Waiting for the banner to fall

While your publication has done an admirable job in sounding the death knell of banner ads (MW February 22) from an industry perspective, I believe that your articles failed to address the customer viewpoint. If a form of online advertising can be developed that actually enhances a consumer’s online experience, as opposed to interfering with it, then many of the corporate problems you cited will disappear.

Based on the assumption that the majority of your readership has Web access (a fair assumption, one hopes), they will be familiar with the shortfalls of banner ads:

They are intrusive. They can slow down your Web access (not everyone accesses the Internet from a high-speed corporate network the whole time). They are irrelevant – nine times out of ten you go online for a specific purpose and do not want to be bombarded with irrelevant offers. Online ads fail to accurately reproduce high quality offline display ads in a rapidly downloadable form. This means the advertiser cannot ensure brand consistency, which is inextricably linked to brand trust. If an online ad claims to be from Building Society X but looks different from all their offline communication, then consumers will be wary of it.

So what is the solution? In short, banish banners. But to adopt a more constructive approach

First, replace them with a solution whereby users opt in to view ads and “go shopping” at the end of the browsing session, once they have found what they were originally looking for. The number of impressions may decrease in the short term, but the quality will rise exponentially – remember, they’ve opted in.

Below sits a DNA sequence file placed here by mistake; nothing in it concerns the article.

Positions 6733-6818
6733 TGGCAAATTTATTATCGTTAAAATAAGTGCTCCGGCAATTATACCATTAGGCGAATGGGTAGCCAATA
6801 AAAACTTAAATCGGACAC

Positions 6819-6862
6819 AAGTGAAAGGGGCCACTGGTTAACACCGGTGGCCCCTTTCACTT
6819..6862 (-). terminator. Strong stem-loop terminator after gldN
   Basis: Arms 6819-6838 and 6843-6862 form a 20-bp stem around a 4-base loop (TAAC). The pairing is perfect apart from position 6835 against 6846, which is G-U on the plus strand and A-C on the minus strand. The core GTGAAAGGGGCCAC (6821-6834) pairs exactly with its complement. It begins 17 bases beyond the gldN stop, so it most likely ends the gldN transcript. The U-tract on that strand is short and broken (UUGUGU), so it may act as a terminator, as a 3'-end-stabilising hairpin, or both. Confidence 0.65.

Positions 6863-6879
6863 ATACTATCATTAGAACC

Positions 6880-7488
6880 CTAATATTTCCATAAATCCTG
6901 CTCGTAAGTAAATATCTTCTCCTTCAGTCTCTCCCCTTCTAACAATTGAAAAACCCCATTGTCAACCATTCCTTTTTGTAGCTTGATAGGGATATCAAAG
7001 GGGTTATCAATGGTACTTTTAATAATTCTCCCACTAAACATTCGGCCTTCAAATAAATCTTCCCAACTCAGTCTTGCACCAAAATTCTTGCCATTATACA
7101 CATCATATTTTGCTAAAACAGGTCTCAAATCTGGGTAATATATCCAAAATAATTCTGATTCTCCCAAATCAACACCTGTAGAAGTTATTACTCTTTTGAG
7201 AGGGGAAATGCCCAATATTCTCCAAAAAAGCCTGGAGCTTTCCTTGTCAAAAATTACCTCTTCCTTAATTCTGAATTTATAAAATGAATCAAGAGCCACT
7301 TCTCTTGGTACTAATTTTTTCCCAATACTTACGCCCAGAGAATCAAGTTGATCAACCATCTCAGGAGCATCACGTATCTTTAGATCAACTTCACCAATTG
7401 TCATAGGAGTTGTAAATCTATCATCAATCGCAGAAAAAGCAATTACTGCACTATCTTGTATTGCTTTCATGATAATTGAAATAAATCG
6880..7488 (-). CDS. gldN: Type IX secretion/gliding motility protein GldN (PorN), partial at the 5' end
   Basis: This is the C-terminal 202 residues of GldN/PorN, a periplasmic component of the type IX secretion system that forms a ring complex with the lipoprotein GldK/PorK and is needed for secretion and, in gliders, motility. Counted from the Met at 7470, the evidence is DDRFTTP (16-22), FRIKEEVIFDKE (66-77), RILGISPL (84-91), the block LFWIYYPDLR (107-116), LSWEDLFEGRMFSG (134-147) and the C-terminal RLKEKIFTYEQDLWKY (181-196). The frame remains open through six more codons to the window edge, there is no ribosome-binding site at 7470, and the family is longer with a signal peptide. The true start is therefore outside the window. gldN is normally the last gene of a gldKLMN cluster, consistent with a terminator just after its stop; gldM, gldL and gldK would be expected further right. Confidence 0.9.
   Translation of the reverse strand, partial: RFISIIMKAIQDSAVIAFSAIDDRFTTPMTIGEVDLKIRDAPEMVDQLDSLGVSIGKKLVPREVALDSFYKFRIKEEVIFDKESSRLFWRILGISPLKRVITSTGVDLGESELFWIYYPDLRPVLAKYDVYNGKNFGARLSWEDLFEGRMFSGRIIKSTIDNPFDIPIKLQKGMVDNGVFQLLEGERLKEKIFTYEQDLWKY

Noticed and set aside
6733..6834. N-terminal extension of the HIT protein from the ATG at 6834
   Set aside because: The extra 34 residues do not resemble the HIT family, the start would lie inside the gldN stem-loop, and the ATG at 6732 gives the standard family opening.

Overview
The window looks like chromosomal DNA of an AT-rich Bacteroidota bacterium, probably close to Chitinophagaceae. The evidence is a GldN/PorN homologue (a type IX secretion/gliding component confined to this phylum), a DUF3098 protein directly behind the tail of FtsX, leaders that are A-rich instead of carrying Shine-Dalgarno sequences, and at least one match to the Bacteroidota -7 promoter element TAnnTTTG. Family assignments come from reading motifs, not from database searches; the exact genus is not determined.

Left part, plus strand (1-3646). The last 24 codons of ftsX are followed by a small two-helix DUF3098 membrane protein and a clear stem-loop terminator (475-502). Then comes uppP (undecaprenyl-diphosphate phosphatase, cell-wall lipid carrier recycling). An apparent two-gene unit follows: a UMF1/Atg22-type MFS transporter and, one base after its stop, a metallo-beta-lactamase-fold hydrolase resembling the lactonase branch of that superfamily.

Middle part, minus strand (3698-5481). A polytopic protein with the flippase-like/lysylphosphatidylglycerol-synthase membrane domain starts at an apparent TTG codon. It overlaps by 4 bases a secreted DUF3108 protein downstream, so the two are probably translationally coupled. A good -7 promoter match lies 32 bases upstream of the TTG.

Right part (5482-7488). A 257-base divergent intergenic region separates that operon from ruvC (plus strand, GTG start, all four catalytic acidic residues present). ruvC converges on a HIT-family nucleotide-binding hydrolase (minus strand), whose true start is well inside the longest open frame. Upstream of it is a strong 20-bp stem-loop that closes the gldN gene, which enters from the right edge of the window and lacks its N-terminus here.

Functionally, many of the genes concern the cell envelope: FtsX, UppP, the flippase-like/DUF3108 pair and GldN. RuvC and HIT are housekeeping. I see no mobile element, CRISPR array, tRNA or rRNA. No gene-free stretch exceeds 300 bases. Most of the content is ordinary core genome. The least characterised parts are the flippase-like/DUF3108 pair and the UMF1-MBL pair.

Second, create an environment, replicating offline advertising, that customers actually want to view. The ad in the colour supplement should be identical in style to that online.

Third, ensure the ads are full screen, rather than just marginalised.

Fourth, ensure the ads change whenever the browser revisits the site.

Fifth, ensure the environment you create is searchable by product category and brand name.

And finally develop a technology that ensures these high quality display ads are streamed quickly and efficiently, even on a home PC accessing the Net via dial-up modem.

If someone can achieve this, it will banish banners and create an environment in which advertisers are willing to part with their cash for online campaigns and that has got to be good for everyone in the industry. And if you want to know what I would do to make such a system more attractive to marketers in terms of campaign tracking and accountability, you will have to draft another series of articles that prompt me to respond.

Charles Endacott

Managing director

Endacott RJB Marketing

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